But like most things within the nation’s largest school district, what happens across New York City’s 1,600 schools often varies school to school and even classroom to classroom.
The first-term mayor will be back in Albany sooner than he had hoped to renew mayoral control and will now also be tasked with shrinking class sizes.
Some blasted NYC’s move to screen all students’ social-emotional skills using an assessment called DESSA. This Brooklyn school has learned to embrace it.
The lessons will roll out as a pilot in fall 2022, with a full implementation planned for 2024.
NYC education officials are adding more than 1,000 seats, most of them as new programs that start in third grade. The city’s gifted programs are deeply segregated.
Streets near schools are uniquely dangerous, with rates of crashes and injuries that exceed NYC averages — particularly near schools where most students are poor or children of color.
A review of the upcoming history Regents exam after the racist Buffalo attack uncovered materials with “the potential to compound student trauma.”
A look at how Carlo Scissura, of the New York Building Congress, influenced a real estate deal for a school construction project.
Families and educators can’t plan for next year without answers to some important questions.
The SEED program aims to help students who have sensory issues that are “dramatically impacting their school performance.”
Many organizations will face tough decisions about laying off staff and cutting back services that have been a cornerstone of the city’s much-lauded Community Schools program.
Anxiety, depression, and chronic absenteeism are on the rise as many students and parents struggle with school refusal after prolonged campus closures during COVID.
As I prepared to discuss the racist violence, I couldn’t help but reflect on what conversations might be banned if I did not teach in New York City.
Icon-heart-donate
If you value Chalkbeat, consider making a donation
Chalkbeat is a nonprofit newsroom dedicated to providing the information families and educators need, but this kind of work isn’t possible without your help.
City officials warned that the PEP’s failure to approve the funding formula could delay funding to schools.
The Muslim holy month is 10 days earlier next year and could overlap again with state tests, families worry.
The COVID tests should be taken weekly, at least five days apart, according to an education department letter sent to families on Wednesday.
Questions remain about how the city will spend the remainder of billions in federal COVID stimulus funding on New York City’s school system.
“By not having a full board it kind of gives a message that it’s not a priority,” said Lori Podvesker, a former panel member.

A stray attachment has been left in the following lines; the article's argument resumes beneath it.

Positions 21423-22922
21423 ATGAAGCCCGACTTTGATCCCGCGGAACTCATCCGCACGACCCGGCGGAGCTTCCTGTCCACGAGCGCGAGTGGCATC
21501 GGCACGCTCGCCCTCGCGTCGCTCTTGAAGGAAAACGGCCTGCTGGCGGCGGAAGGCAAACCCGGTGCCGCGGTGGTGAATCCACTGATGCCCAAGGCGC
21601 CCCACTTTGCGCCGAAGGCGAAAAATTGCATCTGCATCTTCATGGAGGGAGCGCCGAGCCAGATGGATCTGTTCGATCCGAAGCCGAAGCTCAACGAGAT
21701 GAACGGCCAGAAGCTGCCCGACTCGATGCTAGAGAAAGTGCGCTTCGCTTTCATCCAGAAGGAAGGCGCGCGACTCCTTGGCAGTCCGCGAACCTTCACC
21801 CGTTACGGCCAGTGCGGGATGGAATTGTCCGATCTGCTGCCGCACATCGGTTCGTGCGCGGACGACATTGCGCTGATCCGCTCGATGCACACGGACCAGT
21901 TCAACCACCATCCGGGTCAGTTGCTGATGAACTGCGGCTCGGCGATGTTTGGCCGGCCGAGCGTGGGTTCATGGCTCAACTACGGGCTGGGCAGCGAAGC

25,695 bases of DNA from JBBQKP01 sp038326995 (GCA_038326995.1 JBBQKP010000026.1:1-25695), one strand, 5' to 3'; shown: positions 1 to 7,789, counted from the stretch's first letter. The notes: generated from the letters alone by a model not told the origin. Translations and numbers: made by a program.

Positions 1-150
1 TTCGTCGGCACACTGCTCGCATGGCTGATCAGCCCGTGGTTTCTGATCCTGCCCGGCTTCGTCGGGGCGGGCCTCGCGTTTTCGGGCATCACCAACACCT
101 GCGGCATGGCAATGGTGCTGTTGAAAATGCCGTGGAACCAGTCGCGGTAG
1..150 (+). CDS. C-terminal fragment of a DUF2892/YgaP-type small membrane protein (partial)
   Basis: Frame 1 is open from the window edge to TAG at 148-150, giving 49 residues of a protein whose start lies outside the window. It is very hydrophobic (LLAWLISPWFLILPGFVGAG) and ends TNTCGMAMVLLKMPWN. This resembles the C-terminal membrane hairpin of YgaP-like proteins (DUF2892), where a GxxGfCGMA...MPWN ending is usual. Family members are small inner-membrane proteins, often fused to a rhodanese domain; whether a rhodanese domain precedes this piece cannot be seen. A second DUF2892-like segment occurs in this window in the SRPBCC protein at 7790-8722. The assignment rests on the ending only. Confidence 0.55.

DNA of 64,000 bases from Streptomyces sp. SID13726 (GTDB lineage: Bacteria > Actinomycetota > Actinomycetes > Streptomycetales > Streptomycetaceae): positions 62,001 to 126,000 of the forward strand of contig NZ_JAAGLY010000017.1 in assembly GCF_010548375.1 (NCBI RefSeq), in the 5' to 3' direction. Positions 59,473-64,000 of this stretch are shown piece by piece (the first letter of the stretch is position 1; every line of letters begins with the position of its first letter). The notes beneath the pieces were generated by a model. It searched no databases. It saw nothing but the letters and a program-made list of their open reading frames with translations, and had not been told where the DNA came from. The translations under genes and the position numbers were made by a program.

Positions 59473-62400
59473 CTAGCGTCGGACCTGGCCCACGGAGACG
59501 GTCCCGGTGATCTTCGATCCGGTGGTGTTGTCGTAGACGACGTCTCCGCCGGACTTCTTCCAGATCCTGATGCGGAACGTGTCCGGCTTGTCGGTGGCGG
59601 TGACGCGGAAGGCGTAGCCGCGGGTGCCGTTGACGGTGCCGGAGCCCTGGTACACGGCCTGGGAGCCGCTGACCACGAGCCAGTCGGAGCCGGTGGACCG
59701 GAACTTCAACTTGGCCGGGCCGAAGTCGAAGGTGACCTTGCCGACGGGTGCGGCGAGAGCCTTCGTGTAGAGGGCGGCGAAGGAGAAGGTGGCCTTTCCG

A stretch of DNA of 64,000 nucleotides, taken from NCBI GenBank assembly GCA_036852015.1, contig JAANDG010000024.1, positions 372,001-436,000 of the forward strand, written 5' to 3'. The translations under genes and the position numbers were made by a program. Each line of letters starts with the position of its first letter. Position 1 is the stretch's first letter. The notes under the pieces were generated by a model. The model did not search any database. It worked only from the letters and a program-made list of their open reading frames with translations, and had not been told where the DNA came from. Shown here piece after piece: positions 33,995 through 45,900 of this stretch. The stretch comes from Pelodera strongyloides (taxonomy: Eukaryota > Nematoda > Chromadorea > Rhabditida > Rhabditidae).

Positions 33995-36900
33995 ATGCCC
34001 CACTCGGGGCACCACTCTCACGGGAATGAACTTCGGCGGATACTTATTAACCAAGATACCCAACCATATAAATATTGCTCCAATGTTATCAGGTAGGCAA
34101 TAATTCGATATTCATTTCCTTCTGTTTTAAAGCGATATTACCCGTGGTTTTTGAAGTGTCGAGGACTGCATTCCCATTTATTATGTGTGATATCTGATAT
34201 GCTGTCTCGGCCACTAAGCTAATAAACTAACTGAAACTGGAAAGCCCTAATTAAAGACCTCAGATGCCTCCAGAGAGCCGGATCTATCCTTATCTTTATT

Kate Belin talks about why she sees teaching as inherently political.
Immigration advocates say that public schools can be “largely inaccessible” for thousands of immigrant students.
“Everything has been like an emergency from the moment that I got here,” Banks said.
The delays could discourage some therapists from signing up for similar programs, complicating future efforts to provide extra help to students with disabilities.
“What we’re talking about today is the educational equivalent of long COVID,” Bloomberg said. “The good news is we know how to treat it.”
One of the largest pushes this year went toward expanding free child care. The city’s public schools will receive just over $12 billion in state funding.
The investment will be spread over four years and could help to stabilize an industry shaken by COVID.
Admission to gifted kindergarten programs will continue to be based on teacher recommendations, in lieu of admission based solely on a test administered to preschoolers.
Lessons about the largest and most documented genocide in human history need not rely on fiction.
Even if kids aren’t outwardly saying that they’re frightened, they may exhibit behaviors indicating that they are feeling scared.
With the end of the school year approaching, NYC schools have spent just about half of this year’s COVID relief, according to a comptroller report.
The pandemic helped drive the state’s decision to scrap the requirement, and follows reforms in recent years to teacher certification in New York.
Mayor Eric Adams wants to give summer jobs to all youth who want one. But undocumented youth can’t participate in the program.
Asian students like me make up the majority of those enrolled in NYC specialized high schools. Why was nobody asking for our input?
Getting this glimpse into my kids’ education felt like a gift after two years of pandemic restrictions.